23             The Trial Chamber found that the evidence consistently shows that

24     Bajrush Morina knew that Witness 2 was about to testify in the Haradinaj

25     et al. case.  The Trial Chamber dismissed the submission by the Defence

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 1     that the Prosecution failed to prove beyond a reasonable doubt that

 2     Bajrush Morina's conduct was likely to dissuade Witness 2 from giving

 3     evidence.  Although the conduct of Bajrush Morina took the form of

 4     amicable advice and was staged in a friendly atmosphere, it was clear

 5     that Bajrush Morina's words were intended and could only be understood as

 6     a strong and unequivocal call on Witness 2 to refrain from testifying in

 7     the Haradinaj et al. case.  In the Trial Chamber's view, such behaviour

 8     constituted intimidation, an interference of a nature proscribed by

 9     77(A)(iv) of the Rules.  Bajrush Morina's failure to dissuade Witness 2

10     from testifying was immaterial for establishing Bajrush Morina's

11     responsibility.

12             Likewise, the lack of motive alleged by the Defence could not

13     have an impact in this case.  Just as the existence of a motive to commit

14     a crime is in itself of minimal, if any, probative value, that the

15     accused has committed it, the absence of a motive cannot disprove facts

16     established through reliable evidence.  The absence of a motive may,

17     however, call for further exploration of the convincing potential of the

18     evidence before establishing that the crime was committed and that the

19     accused committed it.  In the present case, however, the evidence was

20     strong and convincing.

21             The Trial Chamber therefore found that Bajrush Morina's conduct

22     constituted contempt of the Tribunal purpose to 77(A)(iv) of the Rules.

23             I will now move to the Trial Chamber's findings in relation to

24     the responsibility of Astrit Haraqija.

25             The Trial Chamber first addressed the Prosecution's submissions,

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 1     that, on the 2nd of July, 2007, Astrit Haraqija met Bajrush Morina at

 2     cultural event in Peja and instructed him to organise a meeting with

 3     Witness 2.  While the evidence was not conclusive, the Trial Chamber

 4     found that the date and place of such a conversation is immaterial for

 5     Astrit Haraqija's responsibility and subsequently turned to the question

 6     whether it had been established that Astrit Haraqija directed

 7     Bajrush Morina to interfere with Witness 2.

 8             The Trial Chamber recalled its findings that Bajrush Morina's

 9     conduct constituted contempt of the Tribunal.  Whereas Astrit Haraqija's

10     involvement follows most directly from Bajrush Morina's suspect interview

11     and the intercepts of the meetings between Bajrush Morina and Witness 2,

12     the Trial Chamber found that it was also established by the totality of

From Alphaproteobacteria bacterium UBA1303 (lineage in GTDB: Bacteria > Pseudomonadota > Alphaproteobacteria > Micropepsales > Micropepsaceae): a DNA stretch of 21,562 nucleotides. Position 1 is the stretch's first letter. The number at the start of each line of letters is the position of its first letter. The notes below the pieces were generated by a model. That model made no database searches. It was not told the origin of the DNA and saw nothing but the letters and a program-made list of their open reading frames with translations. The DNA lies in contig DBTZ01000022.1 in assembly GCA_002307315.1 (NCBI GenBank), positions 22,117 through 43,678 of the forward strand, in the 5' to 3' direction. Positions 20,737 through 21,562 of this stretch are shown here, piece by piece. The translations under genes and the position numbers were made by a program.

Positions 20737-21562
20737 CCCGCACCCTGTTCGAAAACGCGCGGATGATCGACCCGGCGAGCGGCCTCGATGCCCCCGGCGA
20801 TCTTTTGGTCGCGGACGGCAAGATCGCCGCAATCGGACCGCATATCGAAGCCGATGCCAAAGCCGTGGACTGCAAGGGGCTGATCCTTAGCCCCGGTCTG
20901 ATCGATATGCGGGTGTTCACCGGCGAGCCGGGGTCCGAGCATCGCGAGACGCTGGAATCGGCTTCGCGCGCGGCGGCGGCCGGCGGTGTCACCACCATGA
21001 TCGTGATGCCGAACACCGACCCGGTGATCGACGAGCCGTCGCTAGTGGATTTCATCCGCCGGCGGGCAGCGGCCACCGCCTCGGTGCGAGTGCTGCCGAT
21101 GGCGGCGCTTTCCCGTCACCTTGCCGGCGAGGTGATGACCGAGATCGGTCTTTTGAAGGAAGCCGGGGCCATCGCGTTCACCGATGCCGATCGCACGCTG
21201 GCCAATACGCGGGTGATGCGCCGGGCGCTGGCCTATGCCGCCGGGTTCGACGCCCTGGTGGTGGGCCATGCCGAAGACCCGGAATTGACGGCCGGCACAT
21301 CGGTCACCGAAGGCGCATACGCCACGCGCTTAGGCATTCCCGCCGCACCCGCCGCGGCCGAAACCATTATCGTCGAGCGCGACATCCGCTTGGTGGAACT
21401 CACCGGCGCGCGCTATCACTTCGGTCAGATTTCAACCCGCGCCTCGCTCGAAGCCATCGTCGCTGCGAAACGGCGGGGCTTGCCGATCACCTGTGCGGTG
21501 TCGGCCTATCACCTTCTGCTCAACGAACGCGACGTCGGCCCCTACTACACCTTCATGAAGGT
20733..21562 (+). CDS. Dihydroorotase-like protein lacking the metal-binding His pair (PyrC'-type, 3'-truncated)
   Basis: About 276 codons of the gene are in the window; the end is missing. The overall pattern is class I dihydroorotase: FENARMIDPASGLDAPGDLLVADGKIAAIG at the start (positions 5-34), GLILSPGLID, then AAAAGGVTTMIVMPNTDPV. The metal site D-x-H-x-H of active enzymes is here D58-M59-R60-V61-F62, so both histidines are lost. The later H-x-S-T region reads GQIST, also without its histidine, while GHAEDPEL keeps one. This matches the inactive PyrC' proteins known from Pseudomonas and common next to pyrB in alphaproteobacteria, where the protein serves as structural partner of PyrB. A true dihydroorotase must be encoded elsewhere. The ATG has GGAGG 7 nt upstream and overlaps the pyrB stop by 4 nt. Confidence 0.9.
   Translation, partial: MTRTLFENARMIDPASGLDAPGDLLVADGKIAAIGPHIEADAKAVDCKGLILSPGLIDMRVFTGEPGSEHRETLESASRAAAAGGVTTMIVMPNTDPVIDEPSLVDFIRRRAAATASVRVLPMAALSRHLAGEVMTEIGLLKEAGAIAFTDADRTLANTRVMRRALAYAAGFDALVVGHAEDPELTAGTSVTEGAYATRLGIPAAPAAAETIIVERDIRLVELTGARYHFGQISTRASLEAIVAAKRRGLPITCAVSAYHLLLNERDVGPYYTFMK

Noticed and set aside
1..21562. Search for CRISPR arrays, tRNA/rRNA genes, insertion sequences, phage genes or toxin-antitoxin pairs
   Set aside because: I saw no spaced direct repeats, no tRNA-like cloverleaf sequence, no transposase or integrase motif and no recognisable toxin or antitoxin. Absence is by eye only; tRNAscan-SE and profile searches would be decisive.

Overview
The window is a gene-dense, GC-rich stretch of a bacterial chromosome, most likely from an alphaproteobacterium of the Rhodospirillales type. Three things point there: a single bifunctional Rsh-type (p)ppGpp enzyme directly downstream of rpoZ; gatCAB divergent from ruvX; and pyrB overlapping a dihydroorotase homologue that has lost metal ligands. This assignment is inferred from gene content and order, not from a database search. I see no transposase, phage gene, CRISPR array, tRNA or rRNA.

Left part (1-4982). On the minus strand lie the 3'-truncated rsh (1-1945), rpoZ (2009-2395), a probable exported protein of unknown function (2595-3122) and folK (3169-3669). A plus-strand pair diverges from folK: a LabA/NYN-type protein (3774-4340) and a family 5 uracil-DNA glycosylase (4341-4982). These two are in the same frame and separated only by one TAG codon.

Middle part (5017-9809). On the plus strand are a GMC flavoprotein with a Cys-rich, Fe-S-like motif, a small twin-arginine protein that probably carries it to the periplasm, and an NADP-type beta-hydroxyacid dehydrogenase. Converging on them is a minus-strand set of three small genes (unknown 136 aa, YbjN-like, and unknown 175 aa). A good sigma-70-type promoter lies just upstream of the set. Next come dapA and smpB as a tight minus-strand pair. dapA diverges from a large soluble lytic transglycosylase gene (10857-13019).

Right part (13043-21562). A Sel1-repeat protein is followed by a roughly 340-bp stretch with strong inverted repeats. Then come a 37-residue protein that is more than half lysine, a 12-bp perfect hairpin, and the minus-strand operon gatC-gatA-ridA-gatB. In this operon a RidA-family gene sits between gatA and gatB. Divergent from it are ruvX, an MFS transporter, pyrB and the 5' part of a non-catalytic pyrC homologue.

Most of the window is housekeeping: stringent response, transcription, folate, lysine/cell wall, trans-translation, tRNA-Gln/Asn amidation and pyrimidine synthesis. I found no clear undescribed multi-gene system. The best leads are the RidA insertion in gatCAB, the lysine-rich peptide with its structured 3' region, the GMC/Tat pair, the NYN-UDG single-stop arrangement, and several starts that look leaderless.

13     the evidence.  The Trial Chamber was mindful that most pieces of evidence

14     ultimately originated from Bajrush Morina.  However, it considered them

15     to be independent from the suspect interview, as well as from each other,

16     since they arose under different circumstances, at different times, and

17     were generated for different purposes, as is explained in more detail in

18     the Judgement.

19             In addition to regarding the different categories of evidence as

20     sufficiently independent from each other and thus being capable of

21     corroborating the suspect interview, the Trial Chamber also found that

22     there was a higher -- a high degree of consistency throughout the entire

23     evidence regarding Astrit Haraqija's involvement.  Moreover, the

24     Trial Chamber found that the evidence negated the alternative scenario in

25     which Bajrush Morina would have consistently implicated Astrit Haraqija

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 1     under all circumstances and at all times when the incriminating evidence

 2     was generated.  Moreover, Astrit Haraqija's diary and other travel

 3     commitments did it not contradict the evidence concerning

 4     Astrit Haraqija's involvement, since they do not contain any commitments

 5     on the relevant dates, which would be capable of raising a reasonable

 6     doubt as to Astrit Haraqija's participation.

 7             Finally, considerations of an alternative motive for

 8     Bajrush Morina to meet with Witness 2 in order to interfere with his

 9     testimony also did not raise a reasonable doubt as to Astrit Haraqija's

10     responsibility.  The Trial Chamber found it highly unlikely that

11     Bajrush Morina would have undertaken the trip on his own, considering his

12     personal and financial background.  Astrit Haraqija, on the other hand,

13     had become involved in the Defence of Ramush Haradinaj in the context of

14     his political position within the Democratic Alliance of Kosovo, the LDK

15     and the coalition government under Haradinaj.  Furthermore,

16     Astrit Haraqija had repeatedly expressed discontent and lack of

17     understanding with respect to the trial of Kosovars, such as

18     Ramush Haradinaj, before this Tribunal.

19             In conclusion, the Trial Chamber was satisfied that the only